Indigenous to northeastern China and Korea, schisandra is cultivated in northeastern China, especially in the provinces of Jilin, Lianoning, Heilongjiang, and Hebei. It is an aromatic, woody vine reaching up to twenty-five feet with pink flowers and spikes of red berries. The crushed seeds taste hot and aromatic. The fruit is harvested in the fall when fully ripe.
There are two types of schizandra plants — one that produces red berries, and the other, black. The red berries are often seen in Chinese herbalist shops, while the black ones are rarely seen outside of Asia. The fruits also have five distinct flavours: sweet, sour, pungent, bitter, and salty. This feature gave rise to the Chinese name, Wu Wei Tsu, meaning "five-flavoured plant," indicating the tastes of the five main elemental energies.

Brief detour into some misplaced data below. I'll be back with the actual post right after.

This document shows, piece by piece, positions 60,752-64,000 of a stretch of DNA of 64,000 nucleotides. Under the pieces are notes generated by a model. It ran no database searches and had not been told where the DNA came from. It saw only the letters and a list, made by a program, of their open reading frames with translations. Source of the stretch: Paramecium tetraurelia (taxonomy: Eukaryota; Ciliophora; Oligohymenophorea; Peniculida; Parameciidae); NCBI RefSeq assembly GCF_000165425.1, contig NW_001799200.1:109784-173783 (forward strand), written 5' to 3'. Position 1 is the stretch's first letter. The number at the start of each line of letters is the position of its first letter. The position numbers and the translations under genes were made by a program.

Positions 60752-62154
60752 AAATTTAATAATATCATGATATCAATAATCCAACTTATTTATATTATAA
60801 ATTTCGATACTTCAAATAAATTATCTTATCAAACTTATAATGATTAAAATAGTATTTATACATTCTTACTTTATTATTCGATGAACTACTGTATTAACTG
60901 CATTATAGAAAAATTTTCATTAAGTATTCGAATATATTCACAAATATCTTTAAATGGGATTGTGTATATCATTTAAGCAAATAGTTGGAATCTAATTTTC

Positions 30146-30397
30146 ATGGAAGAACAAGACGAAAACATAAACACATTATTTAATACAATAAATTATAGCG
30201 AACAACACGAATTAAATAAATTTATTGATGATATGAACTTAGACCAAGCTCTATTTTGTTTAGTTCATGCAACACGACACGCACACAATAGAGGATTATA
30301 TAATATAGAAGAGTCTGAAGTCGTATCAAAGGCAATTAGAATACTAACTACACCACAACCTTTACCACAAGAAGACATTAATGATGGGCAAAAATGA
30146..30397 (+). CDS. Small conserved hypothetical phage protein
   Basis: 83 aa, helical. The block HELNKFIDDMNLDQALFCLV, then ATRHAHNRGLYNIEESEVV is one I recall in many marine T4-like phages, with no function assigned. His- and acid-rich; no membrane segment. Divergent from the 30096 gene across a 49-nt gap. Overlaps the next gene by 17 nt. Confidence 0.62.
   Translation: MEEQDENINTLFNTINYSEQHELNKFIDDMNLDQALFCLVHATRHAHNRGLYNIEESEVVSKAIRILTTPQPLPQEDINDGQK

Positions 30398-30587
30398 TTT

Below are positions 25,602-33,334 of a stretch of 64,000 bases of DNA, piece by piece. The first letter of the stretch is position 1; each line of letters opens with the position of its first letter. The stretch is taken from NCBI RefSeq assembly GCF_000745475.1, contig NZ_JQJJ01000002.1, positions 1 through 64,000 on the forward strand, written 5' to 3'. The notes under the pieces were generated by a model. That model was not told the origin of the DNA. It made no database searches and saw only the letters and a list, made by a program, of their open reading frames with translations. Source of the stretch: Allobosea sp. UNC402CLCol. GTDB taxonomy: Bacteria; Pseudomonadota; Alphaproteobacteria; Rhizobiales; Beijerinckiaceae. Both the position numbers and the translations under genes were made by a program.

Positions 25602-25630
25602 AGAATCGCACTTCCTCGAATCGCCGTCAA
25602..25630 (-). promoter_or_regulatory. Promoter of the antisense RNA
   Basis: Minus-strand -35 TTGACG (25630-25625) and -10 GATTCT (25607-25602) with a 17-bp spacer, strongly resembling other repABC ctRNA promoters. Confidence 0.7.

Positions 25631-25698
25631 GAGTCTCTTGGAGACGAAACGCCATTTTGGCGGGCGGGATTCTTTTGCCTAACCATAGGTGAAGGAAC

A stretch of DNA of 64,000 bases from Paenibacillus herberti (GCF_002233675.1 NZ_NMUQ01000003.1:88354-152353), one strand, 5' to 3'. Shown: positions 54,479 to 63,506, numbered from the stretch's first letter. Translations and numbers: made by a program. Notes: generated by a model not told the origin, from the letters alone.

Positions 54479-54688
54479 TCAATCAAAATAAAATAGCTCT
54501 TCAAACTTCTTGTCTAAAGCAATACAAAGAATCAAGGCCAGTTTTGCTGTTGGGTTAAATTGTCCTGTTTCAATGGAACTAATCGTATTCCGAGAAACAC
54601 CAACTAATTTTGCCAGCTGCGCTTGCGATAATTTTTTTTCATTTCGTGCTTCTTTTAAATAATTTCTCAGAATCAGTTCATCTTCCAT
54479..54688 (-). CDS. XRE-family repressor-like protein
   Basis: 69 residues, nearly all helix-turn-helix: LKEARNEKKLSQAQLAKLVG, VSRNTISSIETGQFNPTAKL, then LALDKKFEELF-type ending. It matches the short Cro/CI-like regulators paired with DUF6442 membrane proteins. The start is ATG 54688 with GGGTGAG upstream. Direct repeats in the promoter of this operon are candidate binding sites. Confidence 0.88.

The plant first appeared about a thousand years ago in the Divine Husbandman's Classic of the Materia Medica, and used to treat a diverse range of illnesses, including coughs, premature ejaculation, chronic dysentery, and insomnia.